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Merchant of Venice Essay: Antonio’s Love for Bassanio

Antonio’s Love for Bassanio in The Merchant of Venice

Antonio feels closer to Bassanio than any other character in The Merchant of Venice. Our first clue to this is in the first scene when, in conversation with Antonio, Solanio says, “Here comes Bassanio, your most noble kinsman, / Gratiano, and Lorenzo. Fare ye well: / We leave you now with better company” (i. i. 57-59). Once Antonio is alone with Bassanio, the conversation becomes more intimate, and Antonio offers an indebted Bassanio “My purse, my person, my extremest means” (137). We find out later that Bassanio needs money to woo Portia, a noble heiress who Bassanio intends to marry. And though Antonio is not in a position to loan money at the time, he does not disappoint Bassanio:

Neither have I money, nor commodity

To raise a present sum; therefore, go forth;

Try what my credit can in Venice do:

That shall be racket, even to the uttermost,

To furnish thee to Belmont, to fair Portia. (124-128)

Antonio does not make these offers to any other character in The Merchant of Venice. In fact, there is only one scene in which Antonio is present and Bassanio not; in act 3 scene 3, and even then Antonio ends the scene with a plea for Bassanio: “Pray God, Bassanio come / To see me pay his debt, — and then I care not” (iii, iii, 35-36).

Antonio expresses love for Bassanio to him several times throughout the play (“You know me well, and herein spend but time / To wind about my love with circumstance” [i, i, 154]; “Commend me to your honourable wife: / Tell her the process of Antonio’s end; / Say how I loved you” [iv, i, 273-275]). But whether the love Antonio holds for Bassanio is either sexual or platonic is never overtly answered, which leaves speculation …

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…of Venice.”

Shakespeare Quarterly 37 1: 20-37.

Granville-Barker, Harley. “The Merchant of Venice.” Shakespeare: Modern Essays in

Criticism, Leonard Dean, ed. New York: Oxford University Press, 1967.

Kahn, Coppelia. “The Cuckoo’s Note: Male Friendship and Cuckoldry in The Merchant

of Venice.” Shakespeare’s “Rough Magic”, Peter Erickson

The Mother and Daughter Relationships in Amy Tan’s The Joy Luck Club

Mother and Daughter Struggle in The Joy Luck Club

The Joy Luck Club, by Amy Tan, illustrates what life is like for many foreigners in America who are trying to give their child the opportunities they most likely did not have themselves as children. The story touches on a very common struggle in America, that between mother and daughter, in which the daughter never feels good enough for her mother. Also present is the struggle Jing-Mei has with herself.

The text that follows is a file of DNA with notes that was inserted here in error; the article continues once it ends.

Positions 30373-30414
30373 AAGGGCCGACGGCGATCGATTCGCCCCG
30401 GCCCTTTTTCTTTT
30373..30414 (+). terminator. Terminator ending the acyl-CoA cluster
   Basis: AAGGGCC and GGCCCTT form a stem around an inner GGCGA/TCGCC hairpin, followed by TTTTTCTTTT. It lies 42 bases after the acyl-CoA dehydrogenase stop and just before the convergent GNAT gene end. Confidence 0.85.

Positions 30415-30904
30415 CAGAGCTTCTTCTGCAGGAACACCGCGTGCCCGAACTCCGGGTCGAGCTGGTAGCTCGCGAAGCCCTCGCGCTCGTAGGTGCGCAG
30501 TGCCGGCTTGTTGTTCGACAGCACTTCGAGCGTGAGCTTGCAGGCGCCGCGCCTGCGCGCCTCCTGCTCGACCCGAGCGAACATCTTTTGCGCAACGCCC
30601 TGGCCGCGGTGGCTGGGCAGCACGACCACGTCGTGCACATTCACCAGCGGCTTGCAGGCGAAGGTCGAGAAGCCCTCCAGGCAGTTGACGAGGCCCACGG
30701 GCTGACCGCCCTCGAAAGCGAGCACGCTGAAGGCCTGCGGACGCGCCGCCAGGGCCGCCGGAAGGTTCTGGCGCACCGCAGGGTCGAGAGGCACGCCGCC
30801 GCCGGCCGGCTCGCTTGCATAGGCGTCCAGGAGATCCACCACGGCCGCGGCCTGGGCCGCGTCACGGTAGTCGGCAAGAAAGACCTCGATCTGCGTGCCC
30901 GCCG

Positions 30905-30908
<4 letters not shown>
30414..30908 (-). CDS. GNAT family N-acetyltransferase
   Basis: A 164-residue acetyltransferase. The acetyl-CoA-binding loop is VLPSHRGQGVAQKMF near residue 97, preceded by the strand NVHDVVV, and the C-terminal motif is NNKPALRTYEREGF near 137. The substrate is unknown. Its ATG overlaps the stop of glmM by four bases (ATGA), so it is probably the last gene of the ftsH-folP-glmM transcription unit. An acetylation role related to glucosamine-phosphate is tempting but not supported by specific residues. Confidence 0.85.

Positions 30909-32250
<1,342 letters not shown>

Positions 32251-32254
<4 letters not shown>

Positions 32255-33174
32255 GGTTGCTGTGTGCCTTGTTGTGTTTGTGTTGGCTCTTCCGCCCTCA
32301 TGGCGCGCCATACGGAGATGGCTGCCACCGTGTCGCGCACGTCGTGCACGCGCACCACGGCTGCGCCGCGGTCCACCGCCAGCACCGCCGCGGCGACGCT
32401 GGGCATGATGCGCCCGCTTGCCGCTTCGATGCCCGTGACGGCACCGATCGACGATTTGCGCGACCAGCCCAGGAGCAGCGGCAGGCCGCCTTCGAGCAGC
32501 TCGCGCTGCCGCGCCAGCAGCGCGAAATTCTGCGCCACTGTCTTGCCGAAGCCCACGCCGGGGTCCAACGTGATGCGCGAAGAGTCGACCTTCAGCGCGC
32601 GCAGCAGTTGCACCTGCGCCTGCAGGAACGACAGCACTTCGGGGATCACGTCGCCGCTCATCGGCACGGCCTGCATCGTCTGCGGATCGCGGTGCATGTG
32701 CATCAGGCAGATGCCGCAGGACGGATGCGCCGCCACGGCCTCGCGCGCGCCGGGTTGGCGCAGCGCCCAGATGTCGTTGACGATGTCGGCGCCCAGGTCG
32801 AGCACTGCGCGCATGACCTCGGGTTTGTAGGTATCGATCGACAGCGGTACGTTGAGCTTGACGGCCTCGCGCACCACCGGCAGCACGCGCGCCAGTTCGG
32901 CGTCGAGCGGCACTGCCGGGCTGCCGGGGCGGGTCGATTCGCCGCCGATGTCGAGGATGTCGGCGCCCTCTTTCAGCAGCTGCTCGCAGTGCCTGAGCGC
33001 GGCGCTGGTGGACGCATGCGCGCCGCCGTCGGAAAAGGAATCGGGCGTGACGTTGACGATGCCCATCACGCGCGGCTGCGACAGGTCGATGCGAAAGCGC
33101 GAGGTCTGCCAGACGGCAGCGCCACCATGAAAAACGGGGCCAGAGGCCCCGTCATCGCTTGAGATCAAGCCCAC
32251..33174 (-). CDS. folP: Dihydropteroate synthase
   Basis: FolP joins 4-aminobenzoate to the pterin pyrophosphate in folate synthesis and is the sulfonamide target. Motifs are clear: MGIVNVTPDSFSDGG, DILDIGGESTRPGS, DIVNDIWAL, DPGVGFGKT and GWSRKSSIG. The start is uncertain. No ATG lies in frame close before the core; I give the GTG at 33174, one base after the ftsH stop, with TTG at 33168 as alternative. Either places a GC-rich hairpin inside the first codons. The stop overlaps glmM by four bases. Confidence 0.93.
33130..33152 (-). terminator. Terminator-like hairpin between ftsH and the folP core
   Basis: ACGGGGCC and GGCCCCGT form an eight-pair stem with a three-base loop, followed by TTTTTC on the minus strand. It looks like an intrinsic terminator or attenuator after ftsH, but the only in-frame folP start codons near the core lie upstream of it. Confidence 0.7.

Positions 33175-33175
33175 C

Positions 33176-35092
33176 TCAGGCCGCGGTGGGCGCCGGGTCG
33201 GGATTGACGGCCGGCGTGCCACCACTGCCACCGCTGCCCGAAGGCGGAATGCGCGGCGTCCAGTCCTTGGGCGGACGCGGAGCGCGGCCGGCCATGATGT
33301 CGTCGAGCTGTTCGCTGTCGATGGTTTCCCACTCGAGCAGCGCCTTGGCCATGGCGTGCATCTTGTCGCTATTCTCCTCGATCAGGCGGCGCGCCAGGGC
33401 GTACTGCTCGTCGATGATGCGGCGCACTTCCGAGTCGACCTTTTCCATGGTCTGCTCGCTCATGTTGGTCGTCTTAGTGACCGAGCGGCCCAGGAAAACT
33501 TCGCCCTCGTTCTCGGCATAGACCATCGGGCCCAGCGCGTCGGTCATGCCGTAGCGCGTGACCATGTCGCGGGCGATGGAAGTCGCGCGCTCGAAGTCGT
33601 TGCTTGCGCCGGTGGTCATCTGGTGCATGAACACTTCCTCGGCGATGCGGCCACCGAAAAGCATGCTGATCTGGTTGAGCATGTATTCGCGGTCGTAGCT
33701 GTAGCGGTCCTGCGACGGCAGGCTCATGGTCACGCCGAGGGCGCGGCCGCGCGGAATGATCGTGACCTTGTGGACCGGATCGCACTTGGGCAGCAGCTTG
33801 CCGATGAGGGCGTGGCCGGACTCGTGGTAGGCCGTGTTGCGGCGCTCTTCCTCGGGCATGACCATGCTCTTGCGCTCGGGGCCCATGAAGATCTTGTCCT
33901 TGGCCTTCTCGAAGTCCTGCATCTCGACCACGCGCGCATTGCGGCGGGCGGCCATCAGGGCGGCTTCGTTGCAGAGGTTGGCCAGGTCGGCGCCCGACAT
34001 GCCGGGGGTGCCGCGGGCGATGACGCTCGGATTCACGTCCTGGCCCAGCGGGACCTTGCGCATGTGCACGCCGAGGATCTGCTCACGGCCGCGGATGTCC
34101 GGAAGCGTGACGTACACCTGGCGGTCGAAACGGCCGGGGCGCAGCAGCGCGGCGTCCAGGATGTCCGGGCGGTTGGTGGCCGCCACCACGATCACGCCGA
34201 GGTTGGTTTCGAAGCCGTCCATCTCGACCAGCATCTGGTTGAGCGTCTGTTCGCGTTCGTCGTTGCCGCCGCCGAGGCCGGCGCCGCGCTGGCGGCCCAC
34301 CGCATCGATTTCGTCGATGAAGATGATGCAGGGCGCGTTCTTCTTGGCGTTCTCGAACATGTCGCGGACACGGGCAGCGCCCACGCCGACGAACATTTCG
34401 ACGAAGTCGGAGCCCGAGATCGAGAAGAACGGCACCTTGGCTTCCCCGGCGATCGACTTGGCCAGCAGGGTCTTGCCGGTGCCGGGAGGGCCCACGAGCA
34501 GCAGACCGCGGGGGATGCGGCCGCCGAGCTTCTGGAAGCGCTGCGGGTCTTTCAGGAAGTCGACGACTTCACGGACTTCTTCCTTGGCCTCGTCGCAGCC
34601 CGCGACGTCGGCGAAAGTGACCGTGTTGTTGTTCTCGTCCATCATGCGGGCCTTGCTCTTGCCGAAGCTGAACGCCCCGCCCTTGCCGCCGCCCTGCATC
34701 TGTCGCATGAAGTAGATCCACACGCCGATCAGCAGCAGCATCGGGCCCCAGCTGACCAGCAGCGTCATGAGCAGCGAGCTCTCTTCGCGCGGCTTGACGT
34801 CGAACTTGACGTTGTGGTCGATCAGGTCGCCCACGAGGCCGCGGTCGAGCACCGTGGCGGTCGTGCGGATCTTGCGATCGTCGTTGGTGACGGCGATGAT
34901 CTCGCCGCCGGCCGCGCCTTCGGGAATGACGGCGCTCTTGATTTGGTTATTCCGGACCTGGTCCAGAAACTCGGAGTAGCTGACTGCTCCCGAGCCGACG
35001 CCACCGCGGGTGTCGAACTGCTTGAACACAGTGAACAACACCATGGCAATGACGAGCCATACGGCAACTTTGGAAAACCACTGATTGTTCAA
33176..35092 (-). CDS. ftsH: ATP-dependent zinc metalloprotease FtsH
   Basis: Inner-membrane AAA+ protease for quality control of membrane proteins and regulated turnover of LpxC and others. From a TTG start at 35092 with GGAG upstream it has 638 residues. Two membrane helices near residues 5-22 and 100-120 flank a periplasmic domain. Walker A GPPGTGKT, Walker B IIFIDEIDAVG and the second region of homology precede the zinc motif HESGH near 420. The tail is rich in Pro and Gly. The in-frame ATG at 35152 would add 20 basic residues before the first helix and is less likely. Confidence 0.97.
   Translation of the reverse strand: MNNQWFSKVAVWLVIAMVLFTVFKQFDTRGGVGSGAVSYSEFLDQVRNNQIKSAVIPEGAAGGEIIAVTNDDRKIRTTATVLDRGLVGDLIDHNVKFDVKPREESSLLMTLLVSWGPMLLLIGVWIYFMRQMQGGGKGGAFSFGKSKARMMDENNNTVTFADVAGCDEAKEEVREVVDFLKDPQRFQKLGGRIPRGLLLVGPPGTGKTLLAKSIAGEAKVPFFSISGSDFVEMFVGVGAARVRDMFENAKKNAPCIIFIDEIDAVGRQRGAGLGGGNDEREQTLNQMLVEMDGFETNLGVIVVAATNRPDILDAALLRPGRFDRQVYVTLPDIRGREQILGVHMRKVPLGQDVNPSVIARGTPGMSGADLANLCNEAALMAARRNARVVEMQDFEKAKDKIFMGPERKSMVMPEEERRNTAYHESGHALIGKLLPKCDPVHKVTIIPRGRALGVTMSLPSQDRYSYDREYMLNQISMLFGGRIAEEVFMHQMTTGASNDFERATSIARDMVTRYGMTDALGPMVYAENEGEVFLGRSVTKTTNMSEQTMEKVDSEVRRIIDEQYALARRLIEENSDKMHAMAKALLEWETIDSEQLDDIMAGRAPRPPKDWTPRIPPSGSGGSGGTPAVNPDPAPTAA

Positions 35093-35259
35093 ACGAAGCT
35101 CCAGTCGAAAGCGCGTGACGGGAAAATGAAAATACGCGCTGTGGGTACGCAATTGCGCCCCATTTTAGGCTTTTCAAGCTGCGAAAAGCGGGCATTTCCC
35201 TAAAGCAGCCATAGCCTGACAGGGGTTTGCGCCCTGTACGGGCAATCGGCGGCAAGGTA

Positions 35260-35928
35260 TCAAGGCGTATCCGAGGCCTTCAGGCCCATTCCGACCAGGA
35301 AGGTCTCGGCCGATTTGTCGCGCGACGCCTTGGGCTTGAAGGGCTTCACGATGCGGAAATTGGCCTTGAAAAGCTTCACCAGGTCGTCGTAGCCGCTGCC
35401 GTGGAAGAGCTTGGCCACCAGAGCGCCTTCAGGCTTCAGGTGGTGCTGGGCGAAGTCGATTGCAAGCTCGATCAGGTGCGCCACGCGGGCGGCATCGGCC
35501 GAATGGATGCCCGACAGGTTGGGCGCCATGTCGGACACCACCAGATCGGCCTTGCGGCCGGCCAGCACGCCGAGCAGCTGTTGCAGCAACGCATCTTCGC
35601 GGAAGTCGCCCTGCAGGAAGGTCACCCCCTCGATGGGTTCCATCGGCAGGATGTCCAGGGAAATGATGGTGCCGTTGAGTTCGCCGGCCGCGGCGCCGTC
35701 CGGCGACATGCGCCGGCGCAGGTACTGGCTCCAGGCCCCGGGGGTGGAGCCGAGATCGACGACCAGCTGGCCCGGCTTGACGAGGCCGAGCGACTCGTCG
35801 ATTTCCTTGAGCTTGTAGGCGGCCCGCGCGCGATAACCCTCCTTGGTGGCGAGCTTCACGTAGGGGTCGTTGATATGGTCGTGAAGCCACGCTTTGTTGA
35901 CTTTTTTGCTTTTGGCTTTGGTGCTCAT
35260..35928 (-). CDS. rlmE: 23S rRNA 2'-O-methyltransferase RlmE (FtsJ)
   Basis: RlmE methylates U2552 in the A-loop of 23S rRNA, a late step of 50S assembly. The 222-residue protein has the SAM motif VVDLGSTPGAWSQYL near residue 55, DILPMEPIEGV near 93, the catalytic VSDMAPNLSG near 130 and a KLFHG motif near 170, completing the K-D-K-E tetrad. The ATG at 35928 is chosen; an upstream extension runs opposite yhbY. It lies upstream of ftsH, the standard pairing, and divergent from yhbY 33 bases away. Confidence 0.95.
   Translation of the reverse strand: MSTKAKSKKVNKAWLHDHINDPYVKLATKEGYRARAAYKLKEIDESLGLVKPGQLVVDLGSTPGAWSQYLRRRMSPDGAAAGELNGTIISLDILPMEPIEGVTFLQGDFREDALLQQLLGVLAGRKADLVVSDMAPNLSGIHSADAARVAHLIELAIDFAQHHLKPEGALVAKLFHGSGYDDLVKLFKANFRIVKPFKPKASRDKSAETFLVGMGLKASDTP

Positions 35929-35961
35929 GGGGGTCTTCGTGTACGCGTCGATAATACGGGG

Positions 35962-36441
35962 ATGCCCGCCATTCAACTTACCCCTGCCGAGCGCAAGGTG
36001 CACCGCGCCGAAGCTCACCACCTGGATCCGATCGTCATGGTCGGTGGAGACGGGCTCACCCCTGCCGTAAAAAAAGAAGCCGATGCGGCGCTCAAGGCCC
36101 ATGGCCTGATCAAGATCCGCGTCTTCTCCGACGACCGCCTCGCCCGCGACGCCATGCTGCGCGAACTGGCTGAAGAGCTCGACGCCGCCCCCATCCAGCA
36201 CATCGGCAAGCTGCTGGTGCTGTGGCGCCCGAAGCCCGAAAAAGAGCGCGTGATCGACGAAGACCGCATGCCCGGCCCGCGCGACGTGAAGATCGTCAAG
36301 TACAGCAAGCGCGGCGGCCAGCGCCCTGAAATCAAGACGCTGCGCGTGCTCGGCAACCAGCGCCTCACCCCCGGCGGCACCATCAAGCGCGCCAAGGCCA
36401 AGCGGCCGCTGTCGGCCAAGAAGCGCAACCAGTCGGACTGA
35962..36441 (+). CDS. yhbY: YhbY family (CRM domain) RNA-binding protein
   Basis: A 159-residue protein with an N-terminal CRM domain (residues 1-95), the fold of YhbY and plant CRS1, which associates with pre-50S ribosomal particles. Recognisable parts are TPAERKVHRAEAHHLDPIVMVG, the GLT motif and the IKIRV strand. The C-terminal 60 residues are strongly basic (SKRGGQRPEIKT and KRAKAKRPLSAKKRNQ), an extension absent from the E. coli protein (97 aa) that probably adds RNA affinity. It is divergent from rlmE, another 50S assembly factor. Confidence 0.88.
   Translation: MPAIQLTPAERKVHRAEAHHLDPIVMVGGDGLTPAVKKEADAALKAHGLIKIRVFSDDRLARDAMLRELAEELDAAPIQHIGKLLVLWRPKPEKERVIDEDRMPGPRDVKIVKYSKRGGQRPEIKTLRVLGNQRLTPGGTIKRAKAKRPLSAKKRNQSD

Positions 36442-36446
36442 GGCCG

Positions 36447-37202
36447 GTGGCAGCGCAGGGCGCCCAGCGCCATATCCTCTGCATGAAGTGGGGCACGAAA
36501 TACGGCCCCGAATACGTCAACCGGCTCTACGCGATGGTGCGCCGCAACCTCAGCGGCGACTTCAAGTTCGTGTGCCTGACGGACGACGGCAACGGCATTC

Jing-Mei’s mother has her mind set on making her daughter a prodigy of some kind. She constantly presses Jing-Mei to do better and be better at whatever activity she participates, but why is she doing this? There are a couple of reasons, one of which is because she wants Jing-Mei to have opportunities she herself did not have growing up in China. She came to America after losing nearly everything, in hope of having a better life for herself and her family. To many immigrants, America is the land of opportunity. You can do anything or be anything if you put your mind to it. Well, Jing-Mei certainly wasn’t putting her mind to much of anything, so her mother took it upon herself to get her started on something.

First, there was Shirley Temple. Jing-Mei’s mother thought she could be the next Shirley Temple. Together, they’d ” . . . watch Shirley’s old movies on TV as though they were training films.”(Tan 491). Jing-Mei, with her mother’s help, was really trying to emulate this child star, but it still was not good enough.

Jing-Mei needed to be more than a prodigy. She needed to be better than any other American child because her mother had given her all of these opportunities. She could have been a …

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…Studies. 19.3 (Fall 1993): 597-614.

Ling, Amy. Critical Extract. Asian-American Women Writers. Ed. Harold Bloom. Philadelphia: Chelsea House, 1997. 85-7.

Schell, Orville. Critical Extract. Asian-American Women Writers. Ed. Harold Bloom. Philadelphia: Chelsea House, 1997. 82-3.

Shear, Walter. “Generational differences and the diaspora in The Joy Luck Club.” Women Writers. 34.3 (Tan Spring 1993): 193. Expanded Academic Index.

Souris, Stephen. “‘Only Two Kinds of Daughters:'” Inter-Monologue Dialogicity in The Joy Luck Club.” Melus 19.2 (Summer 1994):99-123.

Tan, Amy. The Joy Luck Club. New York: Ivy Books, 1989.

Willard, Nancy. Critical Extract. Asian-American Women Writers. Ed. Harold Bloom. Philadelphia: Chelsea House, 1997. 84-5.

Xu, Ben. “Memory and the Ethnic Self: Reading Amy Tan’s Joy Luck Club.” Melus 19.1 (Spring 1994): 3-17.

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